China slams US over ‘catastrophic’ debt
China has rebuked the US for its brinkmanship over the nation's “catastrophic debt problem” as Washington approaches a statutory debt ceiling this week that could see the country defaulting on its obligations.
The criticism came from the Chinese embassy in Zambia’s capital Lusaka, following a reproach from US Treasury Secretary Janet Yellen over alleged mishandling by Beijing of a debt problem in the southern African country.
On Monday, during a visit to Zambia, Yellen said that it was critically important to restructure the country’s debt. She blamed China, the key creditor of the African state, for being an obstacle to resolving the problem.
In response, the Chinese Embassy in Zambia said on Tuesday that “the biggest contribution that the US can make to the debt issues outside the country is to act on responsible monetary policies, cope with its own debt problem, and stop sabotaging other sovereign countries’ active efforts to solve their debt issues.”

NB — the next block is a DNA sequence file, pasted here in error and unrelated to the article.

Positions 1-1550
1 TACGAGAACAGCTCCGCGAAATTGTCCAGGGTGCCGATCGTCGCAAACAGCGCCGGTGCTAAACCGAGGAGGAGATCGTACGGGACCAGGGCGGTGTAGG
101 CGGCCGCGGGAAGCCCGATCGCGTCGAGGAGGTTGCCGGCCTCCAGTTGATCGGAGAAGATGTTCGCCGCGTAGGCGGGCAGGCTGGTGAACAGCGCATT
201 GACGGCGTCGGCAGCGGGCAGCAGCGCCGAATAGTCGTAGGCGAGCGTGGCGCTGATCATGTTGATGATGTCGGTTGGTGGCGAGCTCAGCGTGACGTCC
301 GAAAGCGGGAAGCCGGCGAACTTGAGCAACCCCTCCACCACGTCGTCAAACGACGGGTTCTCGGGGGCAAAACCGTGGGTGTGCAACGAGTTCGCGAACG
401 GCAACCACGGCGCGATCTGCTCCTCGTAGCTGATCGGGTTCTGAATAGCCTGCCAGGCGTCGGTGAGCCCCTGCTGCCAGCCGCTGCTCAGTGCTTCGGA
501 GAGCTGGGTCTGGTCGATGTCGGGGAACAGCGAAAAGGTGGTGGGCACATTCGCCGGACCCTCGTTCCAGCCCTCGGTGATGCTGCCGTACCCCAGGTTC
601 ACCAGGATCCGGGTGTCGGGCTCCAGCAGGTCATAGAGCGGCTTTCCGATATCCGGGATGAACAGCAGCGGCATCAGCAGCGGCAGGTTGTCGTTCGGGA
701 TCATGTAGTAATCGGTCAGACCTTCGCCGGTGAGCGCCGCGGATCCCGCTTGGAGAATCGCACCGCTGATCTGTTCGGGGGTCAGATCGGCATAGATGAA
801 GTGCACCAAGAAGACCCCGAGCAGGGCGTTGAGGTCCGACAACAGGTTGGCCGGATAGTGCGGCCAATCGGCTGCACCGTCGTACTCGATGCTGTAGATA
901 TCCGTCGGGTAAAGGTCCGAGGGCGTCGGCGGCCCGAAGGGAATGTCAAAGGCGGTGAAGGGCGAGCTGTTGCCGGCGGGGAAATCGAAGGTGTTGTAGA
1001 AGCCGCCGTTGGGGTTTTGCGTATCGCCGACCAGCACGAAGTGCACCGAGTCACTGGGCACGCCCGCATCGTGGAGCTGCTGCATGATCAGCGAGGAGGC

According to official data, China holds about $870 billion in US debt, down from more than $1.3 trillion in late 2013. The country’s stockpile, the world's largest after Japan's, slumped for the third straight month, reaching the lowest level since June 2010, Bloomberg reported.
US debt is currently capped at $31.4 trillion. In December the ceiling was lifted. Last week, Treasury Secretary Janet Yellen warned that “once the limit is reached, the Treasury will need to start taking certain extraordinary measures to prevent the United States from defaulting on its obligations.” She explained that these measures will only go as far as to give Congress time to negotiate and pass a debt-limit hike, most likely until early June.
Economists warn that raising the debt ceiling would give the Treasury some time before it runs out of money, adding that a US default on payments would damage not only the world’s biggest economy but also the global financial system.
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